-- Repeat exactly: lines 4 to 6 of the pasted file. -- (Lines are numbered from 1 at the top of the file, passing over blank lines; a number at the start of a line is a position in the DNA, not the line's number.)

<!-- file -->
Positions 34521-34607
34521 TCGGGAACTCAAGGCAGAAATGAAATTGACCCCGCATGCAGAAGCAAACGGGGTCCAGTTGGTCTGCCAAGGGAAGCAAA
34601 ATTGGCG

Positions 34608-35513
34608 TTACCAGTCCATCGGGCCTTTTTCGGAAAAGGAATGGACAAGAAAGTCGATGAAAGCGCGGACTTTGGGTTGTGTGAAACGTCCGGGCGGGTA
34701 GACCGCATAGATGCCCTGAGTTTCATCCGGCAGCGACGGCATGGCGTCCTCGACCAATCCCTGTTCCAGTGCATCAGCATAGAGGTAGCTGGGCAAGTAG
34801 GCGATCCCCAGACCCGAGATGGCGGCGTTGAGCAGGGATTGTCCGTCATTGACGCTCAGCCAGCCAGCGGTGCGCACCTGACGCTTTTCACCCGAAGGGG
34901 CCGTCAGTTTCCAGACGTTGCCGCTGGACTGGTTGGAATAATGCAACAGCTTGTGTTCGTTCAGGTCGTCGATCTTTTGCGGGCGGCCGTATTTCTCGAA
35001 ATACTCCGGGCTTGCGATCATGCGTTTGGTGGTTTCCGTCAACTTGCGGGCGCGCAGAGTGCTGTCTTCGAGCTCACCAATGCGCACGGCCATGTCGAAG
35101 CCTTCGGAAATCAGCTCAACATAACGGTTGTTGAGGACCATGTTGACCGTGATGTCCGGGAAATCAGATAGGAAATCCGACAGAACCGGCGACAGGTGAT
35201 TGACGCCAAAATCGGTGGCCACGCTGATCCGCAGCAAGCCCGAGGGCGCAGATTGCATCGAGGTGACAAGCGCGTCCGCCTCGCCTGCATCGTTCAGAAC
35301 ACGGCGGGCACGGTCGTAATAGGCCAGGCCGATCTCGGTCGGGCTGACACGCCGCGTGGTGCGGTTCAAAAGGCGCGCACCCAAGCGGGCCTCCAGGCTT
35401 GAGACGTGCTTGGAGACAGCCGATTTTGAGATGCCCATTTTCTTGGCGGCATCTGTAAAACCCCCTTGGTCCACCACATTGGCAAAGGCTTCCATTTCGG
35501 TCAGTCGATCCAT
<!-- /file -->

Positions 34608-35513
34608 TTACCAGTCCATCGGGCCTTTTTCGGAAAAGGAATGGACAAGAAAGTCGATGAAAGCGCGGACTTTGGGTTGTGTGAAACGTCCGGGCGGGTA
34701 GACCGCATAGATGCCCTGAGTTTCATCCGGCAGCGACGGCATGGCGTCCTCGACCAATCCCTGTTCCAGTGCATCAGCATAGAGGTAGCTGGGCAAGTAG